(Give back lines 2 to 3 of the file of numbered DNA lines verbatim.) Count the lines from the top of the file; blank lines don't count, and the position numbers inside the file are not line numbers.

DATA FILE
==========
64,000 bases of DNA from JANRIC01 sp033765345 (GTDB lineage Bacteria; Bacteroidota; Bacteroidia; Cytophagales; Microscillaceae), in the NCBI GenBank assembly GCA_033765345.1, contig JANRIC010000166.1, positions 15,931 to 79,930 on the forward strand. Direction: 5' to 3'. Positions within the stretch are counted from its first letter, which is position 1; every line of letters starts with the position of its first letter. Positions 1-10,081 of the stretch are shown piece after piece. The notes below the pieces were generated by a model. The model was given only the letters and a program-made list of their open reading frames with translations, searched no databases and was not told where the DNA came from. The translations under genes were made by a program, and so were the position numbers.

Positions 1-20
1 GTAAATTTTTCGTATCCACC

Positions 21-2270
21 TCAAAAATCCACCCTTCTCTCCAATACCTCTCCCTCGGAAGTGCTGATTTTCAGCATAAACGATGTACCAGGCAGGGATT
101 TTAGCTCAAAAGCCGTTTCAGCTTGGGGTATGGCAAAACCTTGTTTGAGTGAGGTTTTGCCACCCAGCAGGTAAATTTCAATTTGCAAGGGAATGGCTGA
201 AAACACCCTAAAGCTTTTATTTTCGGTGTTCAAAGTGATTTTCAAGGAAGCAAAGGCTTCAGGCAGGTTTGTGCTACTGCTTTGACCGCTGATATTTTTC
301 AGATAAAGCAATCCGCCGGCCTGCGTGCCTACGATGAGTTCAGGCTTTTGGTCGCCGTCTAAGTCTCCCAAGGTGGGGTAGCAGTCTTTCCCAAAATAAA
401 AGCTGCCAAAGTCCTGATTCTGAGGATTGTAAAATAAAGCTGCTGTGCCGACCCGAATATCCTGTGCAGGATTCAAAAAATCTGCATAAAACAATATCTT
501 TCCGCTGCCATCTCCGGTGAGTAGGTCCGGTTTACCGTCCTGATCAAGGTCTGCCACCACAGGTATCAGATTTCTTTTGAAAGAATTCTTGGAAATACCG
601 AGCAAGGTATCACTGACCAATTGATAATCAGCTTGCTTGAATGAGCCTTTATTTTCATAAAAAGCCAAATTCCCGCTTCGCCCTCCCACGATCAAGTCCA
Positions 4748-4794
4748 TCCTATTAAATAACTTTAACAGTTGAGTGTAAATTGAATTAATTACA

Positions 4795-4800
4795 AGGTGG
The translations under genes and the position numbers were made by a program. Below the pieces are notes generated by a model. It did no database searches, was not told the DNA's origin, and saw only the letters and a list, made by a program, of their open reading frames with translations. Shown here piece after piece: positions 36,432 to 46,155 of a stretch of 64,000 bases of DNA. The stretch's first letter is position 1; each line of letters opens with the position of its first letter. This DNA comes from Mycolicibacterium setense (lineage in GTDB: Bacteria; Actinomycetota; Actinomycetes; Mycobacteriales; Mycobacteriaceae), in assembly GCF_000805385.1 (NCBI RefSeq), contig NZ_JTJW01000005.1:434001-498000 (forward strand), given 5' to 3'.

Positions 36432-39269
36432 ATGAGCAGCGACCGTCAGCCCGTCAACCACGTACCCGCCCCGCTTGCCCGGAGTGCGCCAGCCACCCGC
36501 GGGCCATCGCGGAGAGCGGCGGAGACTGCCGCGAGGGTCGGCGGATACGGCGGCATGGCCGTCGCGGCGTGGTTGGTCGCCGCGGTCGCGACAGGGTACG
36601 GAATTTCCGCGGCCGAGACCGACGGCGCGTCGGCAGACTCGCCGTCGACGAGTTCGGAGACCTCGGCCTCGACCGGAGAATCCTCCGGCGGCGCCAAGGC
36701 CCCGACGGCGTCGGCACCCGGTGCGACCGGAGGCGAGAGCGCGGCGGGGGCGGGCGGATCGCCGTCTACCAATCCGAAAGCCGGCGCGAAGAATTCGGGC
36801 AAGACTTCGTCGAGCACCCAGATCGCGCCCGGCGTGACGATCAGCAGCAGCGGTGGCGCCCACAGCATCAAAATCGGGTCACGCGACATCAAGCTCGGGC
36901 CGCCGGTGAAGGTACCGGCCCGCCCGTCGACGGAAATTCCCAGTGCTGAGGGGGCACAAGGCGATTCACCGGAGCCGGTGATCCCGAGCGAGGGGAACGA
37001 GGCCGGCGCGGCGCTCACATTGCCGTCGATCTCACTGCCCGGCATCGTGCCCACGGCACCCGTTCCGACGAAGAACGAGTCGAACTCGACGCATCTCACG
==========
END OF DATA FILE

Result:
Positions 1-20
1 GTAAATTTTTCGTATCCACC